We knew that the Xbox Series S wasn’t going to be a powerhouse console in comparison to the Xbox Series X and the PS5, but we were still expecting an upgrade over the current (now previous) generation of Xbox One and PlayStation 4. Instead, it’s starting to look like the Xbox Series S might be more of a sidegrade if you already own those consoles.
Digital Foundry just did a big comparison with one of the few next-gen games to release for all three consoles on their respective launch days. Assassin’s Creed Valhalla is the latest entry into the franchise that was designed to play nice with everyone. Even though it’s a third-party game, we’re still expecting to see some pretty impressive numbers being put up by the Xbox Series X and PS5.
And it became pretty clear right off the bat that both consoles were a league better than the Xbox Series S. The differences in gameplay between the PS5/Xbox Series X and the Xbox Series S were stark, with drastically lower frame rate, draw distance, and resolutions on textures and overall gameplay.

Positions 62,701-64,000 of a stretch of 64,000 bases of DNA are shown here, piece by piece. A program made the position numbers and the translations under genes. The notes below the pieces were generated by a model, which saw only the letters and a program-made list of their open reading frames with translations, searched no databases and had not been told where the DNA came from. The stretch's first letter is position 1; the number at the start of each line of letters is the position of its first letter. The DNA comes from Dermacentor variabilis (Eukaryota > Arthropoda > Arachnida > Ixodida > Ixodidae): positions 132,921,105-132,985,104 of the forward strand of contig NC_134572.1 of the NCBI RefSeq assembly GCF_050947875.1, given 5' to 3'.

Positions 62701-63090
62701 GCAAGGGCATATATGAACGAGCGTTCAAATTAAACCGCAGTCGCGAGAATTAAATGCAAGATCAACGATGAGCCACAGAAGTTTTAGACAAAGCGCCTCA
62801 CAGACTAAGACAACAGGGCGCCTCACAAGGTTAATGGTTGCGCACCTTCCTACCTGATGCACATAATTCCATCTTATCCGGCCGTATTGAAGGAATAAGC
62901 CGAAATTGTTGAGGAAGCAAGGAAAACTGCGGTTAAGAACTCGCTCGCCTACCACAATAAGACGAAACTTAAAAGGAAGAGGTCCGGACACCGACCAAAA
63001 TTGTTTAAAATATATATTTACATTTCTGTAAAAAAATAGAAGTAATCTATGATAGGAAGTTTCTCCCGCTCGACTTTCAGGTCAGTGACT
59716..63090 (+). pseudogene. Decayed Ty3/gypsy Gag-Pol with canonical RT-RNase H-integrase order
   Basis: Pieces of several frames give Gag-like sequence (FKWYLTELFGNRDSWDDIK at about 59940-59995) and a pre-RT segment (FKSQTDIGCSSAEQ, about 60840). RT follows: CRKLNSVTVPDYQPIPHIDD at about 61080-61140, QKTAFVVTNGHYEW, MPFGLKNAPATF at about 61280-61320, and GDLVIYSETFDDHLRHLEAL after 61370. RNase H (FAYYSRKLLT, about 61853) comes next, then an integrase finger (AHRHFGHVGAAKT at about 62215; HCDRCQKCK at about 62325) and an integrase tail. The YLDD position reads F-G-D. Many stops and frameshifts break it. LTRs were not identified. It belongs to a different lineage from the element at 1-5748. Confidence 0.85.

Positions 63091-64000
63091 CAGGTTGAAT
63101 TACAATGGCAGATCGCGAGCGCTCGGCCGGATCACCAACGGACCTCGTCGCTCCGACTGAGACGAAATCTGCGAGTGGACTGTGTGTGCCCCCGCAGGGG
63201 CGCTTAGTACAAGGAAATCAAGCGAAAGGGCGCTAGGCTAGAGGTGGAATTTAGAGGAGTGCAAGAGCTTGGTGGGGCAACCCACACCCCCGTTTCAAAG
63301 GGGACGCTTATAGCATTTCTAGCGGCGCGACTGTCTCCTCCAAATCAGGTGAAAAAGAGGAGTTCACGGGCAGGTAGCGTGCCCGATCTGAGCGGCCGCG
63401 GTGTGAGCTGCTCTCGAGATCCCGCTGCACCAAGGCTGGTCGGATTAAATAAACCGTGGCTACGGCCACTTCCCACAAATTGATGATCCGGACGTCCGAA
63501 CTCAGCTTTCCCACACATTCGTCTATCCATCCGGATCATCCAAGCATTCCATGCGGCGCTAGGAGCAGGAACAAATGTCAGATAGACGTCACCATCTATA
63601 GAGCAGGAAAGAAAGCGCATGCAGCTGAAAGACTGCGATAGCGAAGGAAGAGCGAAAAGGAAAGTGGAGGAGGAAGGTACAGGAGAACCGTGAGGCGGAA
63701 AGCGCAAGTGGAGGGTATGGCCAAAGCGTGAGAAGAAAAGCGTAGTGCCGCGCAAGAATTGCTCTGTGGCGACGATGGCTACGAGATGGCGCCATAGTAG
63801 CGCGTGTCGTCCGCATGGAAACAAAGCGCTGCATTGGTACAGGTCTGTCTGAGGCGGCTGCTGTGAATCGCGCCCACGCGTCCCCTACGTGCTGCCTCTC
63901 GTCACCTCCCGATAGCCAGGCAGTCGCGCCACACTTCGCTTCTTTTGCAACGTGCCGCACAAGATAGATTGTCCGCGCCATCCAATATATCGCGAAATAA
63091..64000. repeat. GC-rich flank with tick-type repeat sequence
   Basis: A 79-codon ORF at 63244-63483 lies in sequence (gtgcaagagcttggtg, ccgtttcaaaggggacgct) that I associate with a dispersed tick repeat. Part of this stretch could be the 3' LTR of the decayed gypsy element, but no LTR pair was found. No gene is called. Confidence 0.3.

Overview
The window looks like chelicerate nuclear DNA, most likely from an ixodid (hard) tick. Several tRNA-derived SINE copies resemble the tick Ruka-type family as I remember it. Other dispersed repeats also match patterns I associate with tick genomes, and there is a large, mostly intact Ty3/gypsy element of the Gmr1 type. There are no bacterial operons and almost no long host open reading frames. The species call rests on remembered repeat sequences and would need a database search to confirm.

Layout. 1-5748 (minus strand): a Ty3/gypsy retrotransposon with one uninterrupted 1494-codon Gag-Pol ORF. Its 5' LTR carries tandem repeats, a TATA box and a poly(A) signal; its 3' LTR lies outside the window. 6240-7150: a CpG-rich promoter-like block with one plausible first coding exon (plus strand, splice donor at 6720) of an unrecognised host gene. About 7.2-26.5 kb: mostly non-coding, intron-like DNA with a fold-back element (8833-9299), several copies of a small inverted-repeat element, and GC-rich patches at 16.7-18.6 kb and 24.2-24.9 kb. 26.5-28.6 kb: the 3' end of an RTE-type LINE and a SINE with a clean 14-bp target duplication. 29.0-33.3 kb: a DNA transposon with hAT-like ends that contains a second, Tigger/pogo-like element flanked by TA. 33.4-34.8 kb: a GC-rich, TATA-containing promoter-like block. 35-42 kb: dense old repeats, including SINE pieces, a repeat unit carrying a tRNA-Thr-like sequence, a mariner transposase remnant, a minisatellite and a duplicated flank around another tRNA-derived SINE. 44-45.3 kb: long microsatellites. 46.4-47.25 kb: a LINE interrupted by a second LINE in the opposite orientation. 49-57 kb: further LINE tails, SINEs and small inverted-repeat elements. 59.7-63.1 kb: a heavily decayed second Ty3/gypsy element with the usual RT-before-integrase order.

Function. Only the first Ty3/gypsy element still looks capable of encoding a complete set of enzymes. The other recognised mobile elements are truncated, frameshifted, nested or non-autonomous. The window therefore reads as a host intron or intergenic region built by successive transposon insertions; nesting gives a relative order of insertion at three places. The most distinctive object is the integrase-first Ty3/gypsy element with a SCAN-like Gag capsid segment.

The Xbox Series S was advertised with a target resolution of 1440p, but it looks like Assassin’s Creed Valhalla’s dynamic scaling puts resolution much closer to 1080p during heavy action. Digital Foundry reports dynamic resolutions between 1108 and 1656p–not a problem if you’re playing on an older 1080p television, but definitely an issue if you’ve got an ultra-high-definition TV or monitor.
Performance on the Xbox Series S was honestly more on par with the Xbox One X or PS4 Pro. Frame rates were a solid 30fps, and texture quality was higher, but otherwise, there wasn’t much reason to consider the Xbox Series S an upgrade.
Between the PS5 and the Xbox Series X, the PS5 came out the clear winner with faster load times, higher average framerates, and far less screen tearing than on the Xbox Series X. There was also a weird issue where the Xbox version of Valhalla doesn’t render cutscenes properly, making the camera appear jittery and stuttery. That’s apparently a bug that will hopefully get fixed later.
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